Earthquakes are literally impossible to predict, which is why it’s so important to prepare ahead of time. That way, whenever one happens, you are ready and, more importantly, you’re safe. We posted recently about What To Do In An Earthquake When You’re Not at Home, but what happens if an earthquake occurs while you’re parking your car or taking the dog for a walk – how exactly do you prepare for that?
The first step to preparation is education, and we’ve put together some unique scenarios that you might find yourself in as an earthquake happens, and the ways that you can stay safe in each of them.
In the Bathroom
Whether you’re taking a shower or standing at the sink, the bathroom isn’t a bad place to be in an earthquake! If you feel things shaking, it’s best to stay put and practice your Drop, Cover, and Hold On – in fact, you’ll probably want to stay in the shower stall or tub if you’re mid-lather to avoid falling objects. To prepare ahead of time, be sure to secure any heavier objects that might come loose in an earthquake, or think about relocating them to another part of your home.
Walking Down the Street
This is potentially the most dangerous situation in an earthquake as you’re more exposed to falling debris or breaking glass. While Drop, Cover, and Hold On is the most important thing to remember wherever you are, this is one of the occasions where it might be safer to step into a building doorway first to provide you with immediate shelter. Ideally you’ll want a doorway that’s not surrounded by glass, you should get low to the ground to prevent losing your balance and falling, and hold on to something secure, if possible, to wait for the shaking to stop. Once it does, it is especially important to wait at least 60 seconds before moving back out into the street, as there is a much higher chance that debris will continue to fall as well as the risk of downed power lines or fallen trees.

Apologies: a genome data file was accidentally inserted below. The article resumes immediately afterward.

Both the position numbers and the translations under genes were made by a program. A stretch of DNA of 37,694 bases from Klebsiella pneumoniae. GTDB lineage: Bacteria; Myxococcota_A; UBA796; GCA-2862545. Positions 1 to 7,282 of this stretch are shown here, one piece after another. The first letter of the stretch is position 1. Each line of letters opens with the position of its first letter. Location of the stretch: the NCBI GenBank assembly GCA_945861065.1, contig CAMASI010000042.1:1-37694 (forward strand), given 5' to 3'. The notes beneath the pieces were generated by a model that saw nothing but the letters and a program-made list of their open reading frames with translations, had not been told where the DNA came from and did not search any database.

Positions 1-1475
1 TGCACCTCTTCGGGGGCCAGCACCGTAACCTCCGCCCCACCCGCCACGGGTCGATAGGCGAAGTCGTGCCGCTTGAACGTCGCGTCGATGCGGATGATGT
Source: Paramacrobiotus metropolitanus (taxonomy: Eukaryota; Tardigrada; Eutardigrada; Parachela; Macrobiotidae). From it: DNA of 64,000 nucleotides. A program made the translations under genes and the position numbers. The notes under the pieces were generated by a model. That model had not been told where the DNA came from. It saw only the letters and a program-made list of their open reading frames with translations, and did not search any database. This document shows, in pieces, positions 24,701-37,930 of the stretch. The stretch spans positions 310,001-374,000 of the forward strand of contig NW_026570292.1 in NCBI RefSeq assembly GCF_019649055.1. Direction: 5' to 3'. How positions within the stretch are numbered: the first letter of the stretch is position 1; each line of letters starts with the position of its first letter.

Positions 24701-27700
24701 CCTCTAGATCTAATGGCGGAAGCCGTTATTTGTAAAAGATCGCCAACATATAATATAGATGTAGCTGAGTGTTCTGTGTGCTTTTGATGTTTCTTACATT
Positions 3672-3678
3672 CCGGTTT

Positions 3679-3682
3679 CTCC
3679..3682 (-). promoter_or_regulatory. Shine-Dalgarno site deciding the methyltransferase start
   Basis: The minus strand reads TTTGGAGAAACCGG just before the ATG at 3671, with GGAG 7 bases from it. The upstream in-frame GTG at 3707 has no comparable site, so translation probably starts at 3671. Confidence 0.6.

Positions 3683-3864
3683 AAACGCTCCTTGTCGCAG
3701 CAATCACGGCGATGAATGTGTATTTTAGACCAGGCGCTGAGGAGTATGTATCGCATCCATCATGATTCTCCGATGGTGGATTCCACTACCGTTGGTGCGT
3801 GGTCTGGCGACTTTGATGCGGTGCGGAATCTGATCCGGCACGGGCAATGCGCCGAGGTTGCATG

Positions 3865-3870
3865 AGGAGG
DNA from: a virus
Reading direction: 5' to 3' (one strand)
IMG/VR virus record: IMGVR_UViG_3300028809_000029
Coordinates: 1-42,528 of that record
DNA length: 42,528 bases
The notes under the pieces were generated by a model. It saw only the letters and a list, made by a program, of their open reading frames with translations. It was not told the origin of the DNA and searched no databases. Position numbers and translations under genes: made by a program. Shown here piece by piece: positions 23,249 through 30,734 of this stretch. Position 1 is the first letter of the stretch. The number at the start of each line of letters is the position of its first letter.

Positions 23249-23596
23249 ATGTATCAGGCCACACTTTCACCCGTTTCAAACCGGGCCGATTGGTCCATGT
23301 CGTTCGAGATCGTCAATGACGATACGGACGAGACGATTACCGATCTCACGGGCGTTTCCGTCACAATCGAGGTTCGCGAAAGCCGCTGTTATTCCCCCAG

On the Bus
If your daily commute includes the bus and an earthquake hits, your driver will pull over as soon as it’s safe to do so. Once the bus comes to a standstill, it’s safer to remain inside rather than getting out onto the street so that you can avoid falling debris, downed power lines, and even emergency vehicles racing to get to those that need them. Given the open space available on a bus, you should stay low (drop), cover your head and neck with your arms, and hold on to any of the seats or support poles around you, to ensure that you don’t injure yourself or others around you if the ground (and bus) continues to shake.
Whether you’re in an underground parking lot or a regular, above-ground one, a parking garage can provide you with some significant shelter in an earthquake, but you will still want to protect yourself. If you’re not in or close to your car, apply the same principles to this scenario as you would in a building or space that doesn’t have a table or similar structure for you to use for coverage – get close to an inside wall (avoid any windows or wall spaces where possible) or pillar, drop to the ground, and cover your head and neck with your arms. If you’re in or near your car, this is the best place for you to stay – the car’s roof will act as your shelter and you’re already sitting down which will help you stay steady. Turn the radio on to stay up to date with emergency information too, and don’t move from your vehicle until well after the shaking stops.
You might also want to check out our other article, How to Survive 72 Hours In Your Vehicle, for some additional tips on what to do if you’re in your car during a disaster like an earthquake.
If you’re at an art gallery, mall, or special event, and an earthquake hits, Drop, Cover and Hold On is still your best bet. If you can get under something, do so; if not, use the same principles we mentioned before and find a solid inner wall to shelter next to. Do your best to stay as calm as possible and listen carefully to any instructions given by event organizers or staff, so that they can direct you to a safe evacuation point as quickly as possible.
While it’s a challenge to prepare for every possible scenario, keeping the basics top of mind can be your biggest help in an earthquake. Find a safe space to Drop, Cover, and Hold On, stay aware of your surroundings, and always take a few moments to plan your next action before doing anything – when you keep these things in mind, you can prevent injuries to yourself, and those around you, and means you can focus on getting back to your family, home, or designated meeting place as soon as possible.
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